Although I guess I had always known, it was really at her funeral that I realized how different Mom was from her younger siblings. Looking down the row of mourners, I thought she might have been even more different from hers than I was from my own younger siblings.
It was brought home even more when I overheard Uncle Pat talking to Aunt Ann at the wake. I don’t remember everything, but the way Ann said, “She was so much like our mother in oh so many ways,” that struck me. Pat nudged her after that statement and tilted his head towards me.
They changed the subject.
Why? What was it about her?
Mom was a War baby. Grandma and Grandpa were married just after he was drafted in early ’42. They wanted to be sure it happened just in case he never returned.
Ironically he spent the War Stateside pushing paper while she spent most of it as a nurse in England.
There were whispers in the family. Of course there were. Mom was born in early ’45. Some counted back to Grandmother’s visit home in the winter of ’44 and wondered.
But it was rarely spoken about. Grandad was always Grandad and always would be.
And there were no more words about it at the funeral or wake, at least none that I overheard.
Soon everyone drifted back to their own homes and lives.
Except a few of us.
Poor Dad. The huge house was just too much for him and he had already bought a small place. It was supposed to be for the two of them with the thought that Mother, 10 years younger than Dad, would be able to take care of it after he was gone. Who knew that it would be him in it alone?
Once everyone else was gone, my brother Pat, named for our uncle, and myself stayed and helped Dad sort things out.
It was hard going.
I finally headed home with the back of my SUV filled with boxes and a promise to come back in a month to pick up another load.
A lot of the boxes I grabbed where actually my Grandmother’s things. I had never known her well, but there was a huge connection.
The boxes that struck my curiosity, of course, where all marked “England”.
Of course they weren’t all Grandmother’s. Mom had spent the three years after graduating college over there before returning home to marry Dad.
I was born a very short time later. Well, not “later” when you talk about their wedding, since I was born before that, but a short time after returning to the US. Yeah, Dad’s brother Mike sometimes called me “The Little Shotgun” when I was growing up.
Despite Uncle Mike’s jokes, Mom never really talked about that time period, and less about England itself. If I thought of it at all, I assumed she was looking for her real father, even though nobody ever said that the man I called “Grandfather” wasn’t her real father.
The first box I opened was filled with stamps ripped off of the corner of letters and packages. There were hundreds of them, perhaps thousands. All were from England.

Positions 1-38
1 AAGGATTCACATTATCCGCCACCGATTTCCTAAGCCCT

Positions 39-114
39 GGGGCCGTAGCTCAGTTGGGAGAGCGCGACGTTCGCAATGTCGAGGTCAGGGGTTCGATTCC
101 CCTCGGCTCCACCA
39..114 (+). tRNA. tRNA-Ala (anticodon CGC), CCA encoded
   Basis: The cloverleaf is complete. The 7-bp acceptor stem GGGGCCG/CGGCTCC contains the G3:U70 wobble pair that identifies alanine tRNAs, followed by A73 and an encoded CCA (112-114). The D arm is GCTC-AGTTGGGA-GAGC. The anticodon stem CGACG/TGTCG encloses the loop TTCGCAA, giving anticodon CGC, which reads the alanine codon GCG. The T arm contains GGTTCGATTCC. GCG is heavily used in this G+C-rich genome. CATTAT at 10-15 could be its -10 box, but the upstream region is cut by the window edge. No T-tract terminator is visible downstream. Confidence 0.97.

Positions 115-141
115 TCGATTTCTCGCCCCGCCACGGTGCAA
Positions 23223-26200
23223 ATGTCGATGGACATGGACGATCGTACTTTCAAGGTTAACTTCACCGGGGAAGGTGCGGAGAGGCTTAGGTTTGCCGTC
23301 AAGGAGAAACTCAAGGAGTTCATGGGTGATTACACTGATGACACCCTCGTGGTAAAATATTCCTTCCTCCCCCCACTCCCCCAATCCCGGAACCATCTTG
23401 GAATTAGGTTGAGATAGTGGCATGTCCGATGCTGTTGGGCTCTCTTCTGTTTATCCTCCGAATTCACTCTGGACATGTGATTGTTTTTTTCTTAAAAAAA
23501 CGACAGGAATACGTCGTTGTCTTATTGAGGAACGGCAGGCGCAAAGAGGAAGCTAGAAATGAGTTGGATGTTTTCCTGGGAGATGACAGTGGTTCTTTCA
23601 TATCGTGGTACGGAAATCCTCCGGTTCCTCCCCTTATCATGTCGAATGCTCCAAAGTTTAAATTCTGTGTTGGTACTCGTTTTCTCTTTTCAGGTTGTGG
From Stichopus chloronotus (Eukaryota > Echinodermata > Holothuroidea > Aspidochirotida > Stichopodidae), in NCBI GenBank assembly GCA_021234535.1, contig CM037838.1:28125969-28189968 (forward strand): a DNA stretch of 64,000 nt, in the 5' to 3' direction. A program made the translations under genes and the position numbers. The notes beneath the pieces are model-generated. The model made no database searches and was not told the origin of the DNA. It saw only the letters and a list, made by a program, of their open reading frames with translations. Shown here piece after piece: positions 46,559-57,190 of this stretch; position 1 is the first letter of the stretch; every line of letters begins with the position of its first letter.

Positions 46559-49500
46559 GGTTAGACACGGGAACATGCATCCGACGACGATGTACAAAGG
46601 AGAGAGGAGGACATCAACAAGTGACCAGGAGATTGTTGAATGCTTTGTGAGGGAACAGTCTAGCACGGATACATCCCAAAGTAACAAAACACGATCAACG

I started looking at them and sorting them by date, since most of them had the postage mark on them. I saw a few from ’43. Obviously Grandmother sending letters to Grandfather when she first arrived. Surprisingly, many were from the later 40s and on into the 50s and even the 60s.
My real grandfather?
I banished the thought, but continued.
Another box had stamps from the late 60s. OK, must have been Mother’s trip and letters back to Dad.
But then the 70s? And 80s? Who was she getting letters from in the 2000s?
And then I saw an entire envelope. It was from 1993, when I was still in college. It had her name and address on it, but no sender.
The note had been removed long ago, of course. Oh, how I wish I could have found all of the notes and letters instead of just stamps!
But there was a small photo hidden in that envelope.
It was of a man who would have been about Mom’s age in ’93. He was very handsome.
And he looked very familiar. I had seen those eyes before.
And that was it, those stamps the only souvenirs from her time in England.
I really only occasionally thought about the stamps for weeks until I received a call from my brother, Pat.
Pat was just like Dad in so many ways. He looked like him, talked like him and even thought like him. There was so little of Mom in Pat, and he was very different from his namesake.
Me, of course, was always called a spitting image of Mom and had zero resemblance to Dad.
I hadn’t really thought much about that, until this call, perhaps because Pat had brought up our Aunt and Uncle in the conversation.
I was nodding, thinking of my brother and my father when I passed a mirror and saw a stranger. No, not a stranger.
I saw the man from the photo looking back out of the mirror at me.
“It is funny how much Mom was just like Grandmother,” Pat was saying.
I nodded at my reflection and smiled.
“Yes, it is, isn’t it?” I said.
From that time those stamps became my dearest position, a collection I could go through and dream about. Those wonderful stamps, and that face now stamped so clearly in my mind.
This was written for the writephoto challenge, no hosted by KL Caley. KL provided the photo and key word, Stamps.